In cases with sliding hit hernia, The GE junction flows above the diaphragm and into the chest, and the higher pressure zone is dissipated. Acid is allowed to reflux back into the esophagus creating inflammation of the lining of the esophagus and the symptoms of GERD.
These symptoms may include the following:
- Buring in the esophagus region
- Waterbrash, the rapid emergence of a considerable amount of saliva in the mouth that is stimulated by
- the refluxing acid
- Heartburn; chest pain or burning
- Nausea, vomiting or retching (dry heaves)
Symptoms normally are worse after meals. These symptoms may be made worse when lying fast and may resolve with sitting up or walking.
In some subjects, reflux into the lower esophagus sets off nervous reflexes that can produce a cough or even spasm of the small airways within the lungs asthma. Some patients may have reflux acid droplets appear in the back of their throat. This acid can be breathed in or aspirated into the lung producing coughing spasms asthma or reoccurring infections of the lung including pneumonia and bronchitis. This may occur in an individual of all ages from infants to the elderly.
Most para esophageal vital hernias have no symptoms of reflux because the GE junction resides below the diaphragm, but because of the way the stomach has turned into the chest, there is the likelihood of a gastric volvulus where the stomach twist upon itself. Emergency and causes difficult, painful swallowing, chest pain, and vomiting.
How is a hiatal hernia diagnosed?
Most often, a hiatal hernia is found unexpectedly with gastronitiesnial X-rays, EGD and sometimes CT scan, since, by itself, it causes no symptoms. Only when there are linked, symptoms of GERD will the patient usually seek medical care. With symptoms of GERD, it is likely that a hiatal hernia exists in some form since most patients with GER have Hiatal hernias.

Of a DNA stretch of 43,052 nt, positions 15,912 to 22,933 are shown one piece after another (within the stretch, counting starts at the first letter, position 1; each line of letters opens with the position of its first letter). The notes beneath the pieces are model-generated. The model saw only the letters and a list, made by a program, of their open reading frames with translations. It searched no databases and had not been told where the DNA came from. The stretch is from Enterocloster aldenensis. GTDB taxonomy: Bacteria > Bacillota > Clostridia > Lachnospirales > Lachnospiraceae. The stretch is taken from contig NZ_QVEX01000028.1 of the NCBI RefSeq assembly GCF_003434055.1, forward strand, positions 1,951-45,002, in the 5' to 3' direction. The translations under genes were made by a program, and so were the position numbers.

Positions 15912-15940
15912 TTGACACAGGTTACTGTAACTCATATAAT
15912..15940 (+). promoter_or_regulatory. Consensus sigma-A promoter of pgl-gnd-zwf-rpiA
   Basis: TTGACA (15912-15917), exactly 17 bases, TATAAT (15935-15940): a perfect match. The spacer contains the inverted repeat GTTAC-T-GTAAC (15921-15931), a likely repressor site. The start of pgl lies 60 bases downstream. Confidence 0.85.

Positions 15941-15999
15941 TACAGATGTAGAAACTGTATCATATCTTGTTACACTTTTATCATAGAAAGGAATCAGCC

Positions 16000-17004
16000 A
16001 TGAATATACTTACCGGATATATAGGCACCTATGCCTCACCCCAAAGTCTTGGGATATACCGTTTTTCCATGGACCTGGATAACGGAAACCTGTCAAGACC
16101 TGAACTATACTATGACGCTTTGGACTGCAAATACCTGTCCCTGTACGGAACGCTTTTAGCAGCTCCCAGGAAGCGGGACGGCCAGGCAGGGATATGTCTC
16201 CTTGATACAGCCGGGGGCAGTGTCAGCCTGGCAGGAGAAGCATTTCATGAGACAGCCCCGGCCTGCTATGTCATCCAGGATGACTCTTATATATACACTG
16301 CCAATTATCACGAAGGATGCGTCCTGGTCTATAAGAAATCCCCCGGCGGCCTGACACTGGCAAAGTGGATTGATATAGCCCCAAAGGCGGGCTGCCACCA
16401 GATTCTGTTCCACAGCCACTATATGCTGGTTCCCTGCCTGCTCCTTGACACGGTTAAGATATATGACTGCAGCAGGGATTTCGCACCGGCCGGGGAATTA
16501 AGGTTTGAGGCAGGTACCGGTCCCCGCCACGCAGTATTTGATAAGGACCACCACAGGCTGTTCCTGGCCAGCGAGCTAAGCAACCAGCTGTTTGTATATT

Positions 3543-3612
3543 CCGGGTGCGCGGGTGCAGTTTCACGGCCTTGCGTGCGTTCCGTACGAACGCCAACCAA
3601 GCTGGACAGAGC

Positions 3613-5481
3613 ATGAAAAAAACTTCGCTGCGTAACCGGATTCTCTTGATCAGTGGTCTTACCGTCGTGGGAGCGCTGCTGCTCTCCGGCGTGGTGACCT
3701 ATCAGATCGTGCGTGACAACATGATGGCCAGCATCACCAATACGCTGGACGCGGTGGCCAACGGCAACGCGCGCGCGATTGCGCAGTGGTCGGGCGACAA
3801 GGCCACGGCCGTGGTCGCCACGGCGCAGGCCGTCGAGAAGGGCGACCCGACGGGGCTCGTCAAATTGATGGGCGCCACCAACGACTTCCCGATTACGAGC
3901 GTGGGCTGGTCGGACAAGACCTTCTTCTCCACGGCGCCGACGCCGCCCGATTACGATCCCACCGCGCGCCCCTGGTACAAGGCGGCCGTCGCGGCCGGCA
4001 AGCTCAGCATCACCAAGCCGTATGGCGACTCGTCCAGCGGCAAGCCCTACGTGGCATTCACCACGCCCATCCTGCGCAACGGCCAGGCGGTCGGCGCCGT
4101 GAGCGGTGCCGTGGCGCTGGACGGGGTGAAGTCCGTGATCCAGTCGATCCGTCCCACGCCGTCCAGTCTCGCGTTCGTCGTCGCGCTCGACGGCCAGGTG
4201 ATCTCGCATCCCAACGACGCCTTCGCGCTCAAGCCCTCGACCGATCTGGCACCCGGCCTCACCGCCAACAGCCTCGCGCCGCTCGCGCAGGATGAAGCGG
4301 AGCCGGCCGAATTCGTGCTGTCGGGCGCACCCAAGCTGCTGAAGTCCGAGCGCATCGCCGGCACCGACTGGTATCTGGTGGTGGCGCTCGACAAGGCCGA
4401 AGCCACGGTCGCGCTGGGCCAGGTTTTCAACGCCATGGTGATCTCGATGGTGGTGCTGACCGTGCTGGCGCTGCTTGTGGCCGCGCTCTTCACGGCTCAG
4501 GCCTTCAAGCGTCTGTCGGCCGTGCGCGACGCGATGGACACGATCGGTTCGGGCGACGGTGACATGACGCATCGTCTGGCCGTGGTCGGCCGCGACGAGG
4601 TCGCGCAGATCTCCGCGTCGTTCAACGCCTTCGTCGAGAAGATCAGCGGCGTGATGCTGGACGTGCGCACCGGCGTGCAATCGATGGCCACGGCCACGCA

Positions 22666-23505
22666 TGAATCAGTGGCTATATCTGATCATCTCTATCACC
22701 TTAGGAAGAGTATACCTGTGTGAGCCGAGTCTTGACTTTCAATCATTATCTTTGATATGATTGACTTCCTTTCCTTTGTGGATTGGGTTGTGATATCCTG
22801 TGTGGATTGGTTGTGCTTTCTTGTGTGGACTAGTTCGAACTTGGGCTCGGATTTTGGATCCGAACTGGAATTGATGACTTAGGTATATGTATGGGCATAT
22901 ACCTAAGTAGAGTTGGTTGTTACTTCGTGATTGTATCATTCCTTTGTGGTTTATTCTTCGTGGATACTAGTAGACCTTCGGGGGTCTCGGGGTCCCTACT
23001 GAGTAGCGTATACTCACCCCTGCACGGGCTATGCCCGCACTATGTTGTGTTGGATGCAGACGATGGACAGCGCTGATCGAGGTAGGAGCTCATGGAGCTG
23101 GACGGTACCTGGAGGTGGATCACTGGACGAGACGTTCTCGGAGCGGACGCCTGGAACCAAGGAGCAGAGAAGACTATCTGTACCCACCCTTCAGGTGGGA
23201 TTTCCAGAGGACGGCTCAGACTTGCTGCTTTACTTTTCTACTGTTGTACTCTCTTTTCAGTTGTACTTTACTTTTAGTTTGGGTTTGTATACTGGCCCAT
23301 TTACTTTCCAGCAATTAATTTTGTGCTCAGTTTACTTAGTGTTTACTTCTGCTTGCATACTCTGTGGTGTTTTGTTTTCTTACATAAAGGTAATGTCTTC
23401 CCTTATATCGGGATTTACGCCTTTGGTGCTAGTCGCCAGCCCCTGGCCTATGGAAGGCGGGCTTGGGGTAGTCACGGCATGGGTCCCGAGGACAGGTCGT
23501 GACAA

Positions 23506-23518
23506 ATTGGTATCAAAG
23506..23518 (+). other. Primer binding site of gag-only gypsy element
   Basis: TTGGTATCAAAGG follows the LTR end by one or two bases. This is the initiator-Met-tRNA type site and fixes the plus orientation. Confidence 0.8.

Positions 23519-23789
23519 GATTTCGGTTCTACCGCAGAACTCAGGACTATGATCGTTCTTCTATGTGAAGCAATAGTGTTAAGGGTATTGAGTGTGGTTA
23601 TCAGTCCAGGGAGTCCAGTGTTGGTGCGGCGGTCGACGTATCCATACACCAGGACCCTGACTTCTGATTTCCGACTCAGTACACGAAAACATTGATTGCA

Most often, the diagnosis is established by a barium swallow or upper GI series, where a radiologist uses fluoroscopy to examine in real time as the swallowed barium outlines the esophagus, stomach and upper section of the small intestine. In addition to seeing the anatomy, the radiologist also can note the movement of the muscles that work to propel that barium (and presumably) food through the esophagus into the stomach and beyond.
Endoscopy is a medical operation performed under sedation by a gastroenterologist to look at the lining of the esophagus, stomach, and duodenum. A hiatus hernia may be diagnosed easily in this manner, and more importantly, the physician may be able to see complications of GEr from the reflux of acid. Endoscopy is to diagnose scarring with structure (narrowing of the esophagus and precancerous ailments like Barrett’s esophagus. Biopsies or small tissue specimens may be taken and examine under a microscope.
What is the treatment for a hiatal hernia?
The treatment for a hiatal hernia is a treatment for GERD and minimizing acid reflux. This includes decreasing acid secretion in the stomach, avoiding elements and substances that are vexatious to the stomach lining, and mechanical means to keep the residual acid in the stomach where it belongs.
Proton pump inhibitor medications are ordinarily used to decrease acid production. These include rabeprazole (Aciphex), pantoprazole (Protonix), esomeprazole (Nexium), lansoprazole (Prevacid), omeprazole (Prilosec),
Lifestyle changes may include elevating your head while laying in bed, sleeping to allow gravity to limit acid from refluxing into the esophagus.
Small frequent meals may help rather than eating two or three large meals a day.
Some foods should be avoided including onions, citrus fruits, tomatoes, spicy food, however, most individuals are aware of the foods that trigger heartburn symptoms and evade them.
Hiatal Hernia Surgery
With the addition of proton pump inhibitor medications, medica
l therapy ha decreased the need of surgery for sliding hiatal hernias, and it is often only advised for people who have failed aggressive drug treatment or who have advanced complications of GERD, like ulcers, strictures, and bleeding, or those with chronic pneumonia from aspiration.
Patients with para esophageal hernias often have no symptoms, and surgery is required only if the hernias become confined and become stuck in the diaphragmatic hiatus or rotate to cause a volvulus. While this is more regularly seen in older people, para esophageal hernias also may occur as a congenital condition in neonates and infants.
Quite often, the surgery is performed as a minimally invasive operation utilizing a laparoscope. Although there are different methods, the results are comparable, and the best choice is usually the one the surgeon feels most relaxed performing in a specific circumstance.